plants are very sensitive to molybdenum deficiency but excess can lead to decreasing of b iomass, seed yield and deteriorates the quality of pr oduction .
Since the most important function of molybdenum in plant metabolism is in the NO 3 (nitrate) reduction, molybdenum deficiency resembles nitrogen deficiency. Plants suffering from molybdenum deficiency are restricted in growth; their leaves become pale and eventually wither.
Molybdenum is an essential micronutrient which means it is essential for plant growth and development, but is required in very small quantities. Although Mo requirements vary among crops, Mo leaf concentrations (on a dry matter basis ) in the range 0.22.0 mg kg 1 are adequate for most crops.
Molybdenum is a plant micronutrient. Molybdenum is only required in very small amounts but it is important for nitrogen metabolism; without molybdenum, plants may be able to take up nitrogen but if it's in the form of a nitrate (NO 3 ) they can't process it and use it for it's intended purpose (to make amino acids and proteins for instance).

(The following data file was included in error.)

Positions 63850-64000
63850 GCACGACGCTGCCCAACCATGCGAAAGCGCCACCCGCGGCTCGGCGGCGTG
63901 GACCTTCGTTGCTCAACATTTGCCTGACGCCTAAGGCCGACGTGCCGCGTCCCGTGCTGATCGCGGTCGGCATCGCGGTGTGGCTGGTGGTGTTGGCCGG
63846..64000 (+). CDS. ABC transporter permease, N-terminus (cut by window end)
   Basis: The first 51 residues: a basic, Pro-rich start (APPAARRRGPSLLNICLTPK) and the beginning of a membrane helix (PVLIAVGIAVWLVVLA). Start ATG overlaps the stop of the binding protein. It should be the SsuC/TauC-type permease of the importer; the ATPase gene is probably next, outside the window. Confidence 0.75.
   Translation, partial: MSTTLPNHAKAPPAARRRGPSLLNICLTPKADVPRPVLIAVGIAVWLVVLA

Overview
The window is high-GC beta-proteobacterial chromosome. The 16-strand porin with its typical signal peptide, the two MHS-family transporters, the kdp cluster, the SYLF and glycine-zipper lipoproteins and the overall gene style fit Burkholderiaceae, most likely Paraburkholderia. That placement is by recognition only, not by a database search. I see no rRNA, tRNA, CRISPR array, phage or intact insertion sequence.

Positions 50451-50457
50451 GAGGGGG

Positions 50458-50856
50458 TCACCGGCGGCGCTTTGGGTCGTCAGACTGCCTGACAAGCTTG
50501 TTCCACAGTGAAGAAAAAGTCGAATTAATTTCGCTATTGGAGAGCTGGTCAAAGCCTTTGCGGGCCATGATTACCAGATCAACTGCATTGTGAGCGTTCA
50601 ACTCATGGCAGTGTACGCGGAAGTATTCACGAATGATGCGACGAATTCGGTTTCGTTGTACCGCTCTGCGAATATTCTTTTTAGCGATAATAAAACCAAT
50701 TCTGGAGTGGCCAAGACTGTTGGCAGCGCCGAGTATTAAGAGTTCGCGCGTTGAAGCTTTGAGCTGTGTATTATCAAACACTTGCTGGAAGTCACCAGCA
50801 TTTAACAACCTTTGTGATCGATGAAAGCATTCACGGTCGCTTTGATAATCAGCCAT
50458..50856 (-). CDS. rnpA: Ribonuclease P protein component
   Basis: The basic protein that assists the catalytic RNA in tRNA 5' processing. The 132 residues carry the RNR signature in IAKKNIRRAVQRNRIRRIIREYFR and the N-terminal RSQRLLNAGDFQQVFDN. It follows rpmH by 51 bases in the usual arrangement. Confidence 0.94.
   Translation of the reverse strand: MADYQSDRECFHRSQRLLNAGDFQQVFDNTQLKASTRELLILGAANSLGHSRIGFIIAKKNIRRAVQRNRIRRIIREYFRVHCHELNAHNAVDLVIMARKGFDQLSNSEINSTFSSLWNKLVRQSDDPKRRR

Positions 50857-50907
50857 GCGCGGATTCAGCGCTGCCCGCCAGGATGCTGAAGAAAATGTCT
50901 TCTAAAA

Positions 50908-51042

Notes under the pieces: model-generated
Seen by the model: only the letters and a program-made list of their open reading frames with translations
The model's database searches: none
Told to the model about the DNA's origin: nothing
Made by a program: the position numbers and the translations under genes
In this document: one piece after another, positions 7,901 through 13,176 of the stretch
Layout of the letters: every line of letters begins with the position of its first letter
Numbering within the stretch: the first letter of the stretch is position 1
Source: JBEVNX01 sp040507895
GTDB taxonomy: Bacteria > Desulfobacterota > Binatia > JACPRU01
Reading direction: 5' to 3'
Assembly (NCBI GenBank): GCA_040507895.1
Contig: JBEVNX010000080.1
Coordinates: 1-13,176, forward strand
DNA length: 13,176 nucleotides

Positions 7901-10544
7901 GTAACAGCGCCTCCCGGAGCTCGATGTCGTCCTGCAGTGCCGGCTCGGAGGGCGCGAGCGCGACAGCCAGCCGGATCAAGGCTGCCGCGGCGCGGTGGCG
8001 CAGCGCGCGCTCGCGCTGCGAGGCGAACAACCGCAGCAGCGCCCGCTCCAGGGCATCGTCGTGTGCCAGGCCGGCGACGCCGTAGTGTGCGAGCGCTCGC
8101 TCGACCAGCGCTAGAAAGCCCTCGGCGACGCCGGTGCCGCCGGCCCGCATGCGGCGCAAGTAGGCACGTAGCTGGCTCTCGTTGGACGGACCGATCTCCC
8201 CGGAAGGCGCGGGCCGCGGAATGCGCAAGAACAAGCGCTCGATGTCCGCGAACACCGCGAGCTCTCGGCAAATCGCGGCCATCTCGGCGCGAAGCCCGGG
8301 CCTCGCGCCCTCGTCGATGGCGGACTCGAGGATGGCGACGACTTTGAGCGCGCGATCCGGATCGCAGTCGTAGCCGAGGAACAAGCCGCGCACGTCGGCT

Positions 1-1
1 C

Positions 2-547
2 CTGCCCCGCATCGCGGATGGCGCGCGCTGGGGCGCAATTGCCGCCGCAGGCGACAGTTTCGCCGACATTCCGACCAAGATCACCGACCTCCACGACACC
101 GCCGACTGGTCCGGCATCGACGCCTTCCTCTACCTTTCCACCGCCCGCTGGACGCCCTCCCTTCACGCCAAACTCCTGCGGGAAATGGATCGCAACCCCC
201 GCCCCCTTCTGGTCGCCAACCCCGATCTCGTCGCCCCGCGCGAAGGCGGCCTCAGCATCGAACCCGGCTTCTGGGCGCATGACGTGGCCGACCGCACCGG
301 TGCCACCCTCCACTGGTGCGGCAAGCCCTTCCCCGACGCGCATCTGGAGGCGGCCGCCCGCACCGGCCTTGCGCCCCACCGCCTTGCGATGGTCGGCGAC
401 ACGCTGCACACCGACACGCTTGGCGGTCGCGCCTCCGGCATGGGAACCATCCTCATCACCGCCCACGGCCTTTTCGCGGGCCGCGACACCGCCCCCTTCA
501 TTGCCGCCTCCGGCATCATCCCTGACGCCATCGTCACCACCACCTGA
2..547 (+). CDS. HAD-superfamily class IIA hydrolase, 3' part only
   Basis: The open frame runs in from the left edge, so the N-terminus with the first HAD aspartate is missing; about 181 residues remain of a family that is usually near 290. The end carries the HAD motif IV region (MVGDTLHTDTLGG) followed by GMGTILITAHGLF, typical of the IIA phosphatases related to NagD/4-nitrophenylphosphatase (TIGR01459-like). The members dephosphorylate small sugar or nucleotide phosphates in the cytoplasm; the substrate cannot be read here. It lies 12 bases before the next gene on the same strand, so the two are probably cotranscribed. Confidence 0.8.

Molybdenum (MoO4 ) Functions. Molybdenum is essential for many plant functions. It functions in converting nitrates (NO3 ) into amino acids within the plant. It is essential to the symbiotic nitrogen fixing bacteria in legumes. It is essential to the conversion of inorganic P into organic forms in the plant.
Molybdenum in plants and soils Molybdenum is essential to plant growth as a component of the enzymes nitrate reductase and nitrogenase. Legumes need more molybdenum than other crops, such as grass or corn, because the symbiotic bacteria living in the root nodules of legumes require molybdenum for the fixation of atmospheric nitrogen.
Oct 05, 20180183;32;Function of molybdenum. Molybdenum is an essential component in two enzymes that convert nitrate into nitrite (a toxic form of nitrogen) and then into ammonia before it is used to synthesize amino acids within the plant. It also needed by symbiotic nitrogen fixing bacteria in legumes to fix atmospheric nitrogen.